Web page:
It is generally assumed that RNA plays a key role in the origin of life. The transition to the more complex but more stable DNA is thought to require enzymatic assistance. A ribonucleotide reductase would be needed to obtain the deoxyribonucleotides from ribonucleotides.
In contrast to this prevalent theory, Oliver Trapp, Ludwig-Maximilians-University LUM), Munich, and Max Planck Institute (MPI) for Astronomy, Heidelberg, Germany, and colleagues have found a possible path to DNA nucleosides starting from simple, prebiotically available molecules. The team observed that purine and pyrimidine nucleobases can be turned into their vinyl derivatives by a condensation with acetaldehyde. These vinyl derivatives then undergo stereoselective reactions with D-glyceraldehyde or formaldehyde to give β-deoxyribonucleosides—the compounds comprised of a sugar and a nucleobase that are found in DNA. All of these reactants would have been available under prebiotic conditions.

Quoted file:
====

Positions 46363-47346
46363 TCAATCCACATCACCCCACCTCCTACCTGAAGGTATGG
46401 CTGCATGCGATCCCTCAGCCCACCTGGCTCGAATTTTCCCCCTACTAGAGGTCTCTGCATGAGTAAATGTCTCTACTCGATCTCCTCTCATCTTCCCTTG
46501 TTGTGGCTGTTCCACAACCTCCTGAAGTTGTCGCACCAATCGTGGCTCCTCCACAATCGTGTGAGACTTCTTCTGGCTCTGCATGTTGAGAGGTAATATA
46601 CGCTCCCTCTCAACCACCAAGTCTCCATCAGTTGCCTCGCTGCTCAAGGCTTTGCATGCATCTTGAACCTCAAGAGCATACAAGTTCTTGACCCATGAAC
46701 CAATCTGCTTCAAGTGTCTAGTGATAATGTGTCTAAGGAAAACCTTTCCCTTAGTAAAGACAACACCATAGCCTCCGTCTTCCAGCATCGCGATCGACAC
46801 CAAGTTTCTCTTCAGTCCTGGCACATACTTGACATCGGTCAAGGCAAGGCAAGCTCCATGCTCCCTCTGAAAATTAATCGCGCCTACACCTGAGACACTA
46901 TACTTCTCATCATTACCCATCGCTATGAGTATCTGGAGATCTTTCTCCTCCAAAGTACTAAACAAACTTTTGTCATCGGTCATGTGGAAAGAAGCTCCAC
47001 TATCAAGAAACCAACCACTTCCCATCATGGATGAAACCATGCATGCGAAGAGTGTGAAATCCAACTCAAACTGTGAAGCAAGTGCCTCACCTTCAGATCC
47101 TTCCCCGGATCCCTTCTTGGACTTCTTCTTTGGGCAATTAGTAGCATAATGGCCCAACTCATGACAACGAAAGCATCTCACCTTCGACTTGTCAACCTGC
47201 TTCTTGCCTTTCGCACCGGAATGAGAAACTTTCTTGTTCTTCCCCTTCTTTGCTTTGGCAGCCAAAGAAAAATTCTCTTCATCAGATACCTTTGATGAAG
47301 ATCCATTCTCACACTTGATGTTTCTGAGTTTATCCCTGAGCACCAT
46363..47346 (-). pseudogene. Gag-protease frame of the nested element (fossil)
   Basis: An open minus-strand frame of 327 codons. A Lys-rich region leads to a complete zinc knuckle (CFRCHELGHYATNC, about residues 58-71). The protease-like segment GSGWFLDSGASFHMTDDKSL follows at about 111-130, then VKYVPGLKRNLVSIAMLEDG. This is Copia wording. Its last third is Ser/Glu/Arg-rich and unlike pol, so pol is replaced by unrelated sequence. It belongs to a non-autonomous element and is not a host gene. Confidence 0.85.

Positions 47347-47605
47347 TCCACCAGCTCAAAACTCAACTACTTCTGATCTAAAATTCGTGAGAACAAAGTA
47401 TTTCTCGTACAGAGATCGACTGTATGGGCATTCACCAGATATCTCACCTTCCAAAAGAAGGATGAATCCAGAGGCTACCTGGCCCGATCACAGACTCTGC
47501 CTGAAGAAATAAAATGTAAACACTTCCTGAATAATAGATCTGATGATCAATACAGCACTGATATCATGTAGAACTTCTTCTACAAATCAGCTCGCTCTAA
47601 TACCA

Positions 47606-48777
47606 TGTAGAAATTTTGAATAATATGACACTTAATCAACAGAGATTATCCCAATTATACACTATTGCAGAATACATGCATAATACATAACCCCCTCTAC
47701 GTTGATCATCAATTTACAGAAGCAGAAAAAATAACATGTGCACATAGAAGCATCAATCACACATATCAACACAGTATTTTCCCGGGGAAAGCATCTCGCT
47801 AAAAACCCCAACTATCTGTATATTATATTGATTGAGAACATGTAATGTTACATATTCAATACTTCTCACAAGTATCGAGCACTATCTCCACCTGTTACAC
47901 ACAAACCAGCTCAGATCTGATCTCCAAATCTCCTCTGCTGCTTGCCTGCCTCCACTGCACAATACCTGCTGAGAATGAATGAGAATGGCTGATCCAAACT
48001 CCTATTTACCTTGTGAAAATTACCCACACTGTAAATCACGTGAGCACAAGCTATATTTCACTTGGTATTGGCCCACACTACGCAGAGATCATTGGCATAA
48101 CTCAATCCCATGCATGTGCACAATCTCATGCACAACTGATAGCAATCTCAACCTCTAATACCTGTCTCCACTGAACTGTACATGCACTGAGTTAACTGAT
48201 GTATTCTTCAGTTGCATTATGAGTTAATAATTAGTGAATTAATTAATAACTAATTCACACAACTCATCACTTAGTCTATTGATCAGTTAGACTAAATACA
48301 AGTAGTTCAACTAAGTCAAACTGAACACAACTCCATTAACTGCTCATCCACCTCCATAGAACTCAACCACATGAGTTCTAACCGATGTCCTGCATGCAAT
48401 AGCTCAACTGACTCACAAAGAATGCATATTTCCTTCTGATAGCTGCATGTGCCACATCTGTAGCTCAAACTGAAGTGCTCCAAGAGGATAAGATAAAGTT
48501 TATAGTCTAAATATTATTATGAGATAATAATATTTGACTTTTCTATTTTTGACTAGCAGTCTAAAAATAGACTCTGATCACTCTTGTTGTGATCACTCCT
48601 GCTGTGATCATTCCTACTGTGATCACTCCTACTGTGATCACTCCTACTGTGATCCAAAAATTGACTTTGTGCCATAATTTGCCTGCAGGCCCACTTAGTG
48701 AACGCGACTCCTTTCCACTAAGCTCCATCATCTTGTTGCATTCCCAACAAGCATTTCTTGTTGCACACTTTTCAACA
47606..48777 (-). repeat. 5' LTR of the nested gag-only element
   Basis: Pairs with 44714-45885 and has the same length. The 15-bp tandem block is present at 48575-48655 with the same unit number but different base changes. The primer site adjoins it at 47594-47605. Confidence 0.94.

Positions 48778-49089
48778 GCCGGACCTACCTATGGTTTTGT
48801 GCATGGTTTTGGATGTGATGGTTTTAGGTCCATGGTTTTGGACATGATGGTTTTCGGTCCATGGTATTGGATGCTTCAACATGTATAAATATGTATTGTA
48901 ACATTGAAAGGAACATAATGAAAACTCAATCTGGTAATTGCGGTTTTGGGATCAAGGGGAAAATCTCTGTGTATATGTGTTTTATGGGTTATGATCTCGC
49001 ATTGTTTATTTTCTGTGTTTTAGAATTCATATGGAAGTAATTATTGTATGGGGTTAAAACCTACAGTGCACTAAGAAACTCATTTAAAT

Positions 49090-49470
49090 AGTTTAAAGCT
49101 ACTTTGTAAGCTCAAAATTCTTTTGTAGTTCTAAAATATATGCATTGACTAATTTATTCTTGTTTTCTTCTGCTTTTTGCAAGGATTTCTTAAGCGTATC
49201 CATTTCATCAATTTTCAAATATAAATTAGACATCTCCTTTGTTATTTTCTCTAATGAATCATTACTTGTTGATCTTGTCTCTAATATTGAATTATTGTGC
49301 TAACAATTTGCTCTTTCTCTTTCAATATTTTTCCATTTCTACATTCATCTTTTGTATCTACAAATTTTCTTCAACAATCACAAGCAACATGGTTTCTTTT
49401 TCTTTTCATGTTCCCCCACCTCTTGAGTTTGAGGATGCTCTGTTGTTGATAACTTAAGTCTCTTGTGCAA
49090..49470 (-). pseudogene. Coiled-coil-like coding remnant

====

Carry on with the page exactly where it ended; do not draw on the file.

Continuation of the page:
The formation of β-deoxyribonucleosides was verified by high-performance liquid chromatography (HPLC) followed by UV detection and by high-resolution mass spectrometry (HR-MS). These results provide a rational mechanism for the formation of β-deoxyribonucleosides from all naturally occurring nucleobases. The reaction proceeds under mild conditions in water. Based on these results, DNA might have evolved much earlier than previously proposed.
- Direct Prebiotic Pathway to DNA Nucleosides,
Oliver Trapp, Jennifer Teichert, Florian Kruse,
Angew. Chem. Int. Ed. 2019.